The Daily Blog | 16-10
  • GUEST BLOG: Pat O’Dea – Mana 2.0 Rebooted
    Internationally the news is that Evo Morales of Bolivia won big with Left Wing policies But what are the chances that the Left will make a resurgence in this country? As the internecine struggles between the Left and the Right...
    The Daily Blog | 15-10
  • The Blomfield IPCA letter – Has Dirty Politics leaked into the NZ Police ...
    It’s difficult to know what to make of the IPCA letter to Matthew Blomfield over Slater’s continued insistence that the hard drive taken from Matthew wasn’t stolen.  Slater has selectively cherry picked the Police referring back to his claim that Blomfeild perjured...
    The Daily Blog | 15-10
  • ​Media release: Rail and Maritime Transport Union – Auckland move for K...
    The Rail and Maritime Transport Union is questioning a KiwiRail proposal to progressively relocate its Zero Harm personnel from Wellington to Auckland. “The purpose of the Zero Harm team is to drive KiwiRail’s performance in health and safety.  Rail is a...
    The Daily Blog | 15-10
  • Amnesty International – Friend request from an IS militant
    There’s always that one person, that one Facebook friend, usually a musician or event promoter, who, when you so foolishly accept their friend request, will completely inundate your news feed with copious event invitations and promotions. The person who, despite...
    The Daily Blog | 15-10
  • NZ should follow the UK and recognize the Palestinian state
    Over the past two weeks, the United Kingdom and Sweden have made headlines through their decisions to recognize the state of Palestine. They are hardly the first nations to do so. Indeed, 134 countries have, in various ways, given formal...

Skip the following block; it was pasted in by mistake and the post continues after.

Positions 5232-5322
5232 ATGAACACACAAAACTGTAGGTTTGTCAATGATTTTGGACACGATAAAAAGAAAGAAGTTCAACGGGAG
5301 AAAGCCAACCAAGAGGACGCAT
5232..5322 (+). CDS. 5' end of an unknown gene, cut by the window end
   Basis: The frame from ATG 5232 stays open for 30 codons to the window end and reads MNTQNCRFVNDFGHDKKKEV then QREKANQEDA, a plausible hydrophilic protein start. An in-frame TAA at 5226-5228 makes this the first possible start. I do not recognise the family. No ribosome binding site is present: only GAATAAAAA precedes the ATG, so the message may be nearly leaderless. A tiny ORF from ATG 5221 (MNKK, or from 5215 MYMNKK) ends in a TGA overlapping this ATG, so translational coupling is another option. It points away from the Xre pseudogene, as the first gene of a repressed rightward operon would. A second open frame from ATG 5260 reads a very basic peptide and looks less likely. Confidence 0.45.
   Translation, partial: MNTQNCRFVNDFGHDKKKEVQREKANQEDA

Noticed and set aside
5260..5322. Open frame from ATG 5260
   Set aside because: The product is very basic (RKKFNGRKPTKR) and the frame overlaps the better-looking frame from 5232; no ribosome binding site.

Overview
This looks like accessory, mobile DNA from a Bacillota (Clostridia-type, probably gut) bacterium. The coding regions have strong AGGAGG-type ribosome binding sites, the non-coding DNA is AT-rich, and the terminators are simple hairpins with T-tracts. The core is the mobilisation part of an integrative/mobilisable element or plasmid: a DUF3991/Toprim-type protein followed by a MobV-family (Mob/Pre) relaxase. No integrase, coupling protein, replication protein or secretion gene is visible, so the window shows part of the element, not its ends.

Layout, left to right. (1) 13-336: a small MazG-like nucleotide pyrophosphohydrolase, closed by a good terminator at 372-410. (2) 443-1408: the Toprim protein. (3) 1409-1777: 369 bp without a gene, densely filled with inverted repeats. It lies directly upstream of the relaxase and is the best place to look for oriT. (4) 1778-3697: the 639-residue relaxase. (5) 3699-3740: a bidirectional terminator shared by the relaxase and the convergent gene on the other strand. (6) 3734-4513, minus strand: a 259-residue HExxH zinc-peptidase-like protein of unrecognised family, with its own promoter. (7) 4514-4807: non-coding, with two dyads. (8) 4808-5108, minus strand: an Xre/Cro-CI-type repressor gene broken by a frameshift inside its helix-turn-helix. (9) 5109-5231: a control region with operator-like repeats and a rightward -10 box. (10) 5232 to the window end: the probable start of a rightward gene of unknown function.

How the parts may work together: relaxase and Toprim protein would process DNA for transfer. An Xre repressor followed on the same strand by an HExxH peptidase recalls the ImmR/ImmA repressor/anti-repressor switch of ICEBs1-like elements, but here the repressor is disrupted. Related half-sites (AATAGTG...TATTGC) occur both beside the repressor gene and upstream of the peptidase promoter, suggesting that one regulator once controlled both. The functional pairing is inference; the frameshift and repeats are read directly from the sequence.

The Daily Blog | 15-10
  • The Discordant Chimes of Freedom: Why Labour has yet to be forgiven.
    WHY DOES THE ELECTORATE routinely punish Labour and the Greens for their alleged “political correctness” but not National? It just doesn’t seem fair. Consider, for example, the Crimes (Substituted Section 59) Amendment Act 2007 – the so-called “anti-smacking legislation” –...
    The Daily Blog | 15-10
  • Hosking or Henry – Which right wing crypto fascist clown do you want to w...
    So Mediaworks are finally going to make some actual money from their eye watering contract with Paul Henry by launching a new multi-platform Breakfast show over TV, Radio and internet. This is great news for Campbell Live who have dodged...
    The Daily Blog | 14-10
  • Families need more money to reduce child poverty
    Prime Minister John Key is mistaken to rule out extending the In Work Tax Credit to all poor children (The Nation 11th Oct) and Child Poverty Action Group challenges government advisors to come up with a more cost effective way...
    The Daily Blog | 14-10
  • GUEST BLOG: Kelly Ellis – Don’t shit on my dream
    Once were dreamers. A large man, walks down the road and, even from 200 yards there’s light showing between his big arms and bigger body. It’s as if he’s put tennis balls under his arms. Two parking wardens walk out...
    The Daily Blog | 14-10
  • Pike River Families Group Press Release
    The Families can now but hope that Solid Energy will consider closely the response of the Families’ expert mining advisers, Bob Stevenson and Dave Creedy, and the independent legal advice by Hugh Rennie QC as to why re-entry to the...
    Scoop politics | 24-10
  • On The Nation this weekend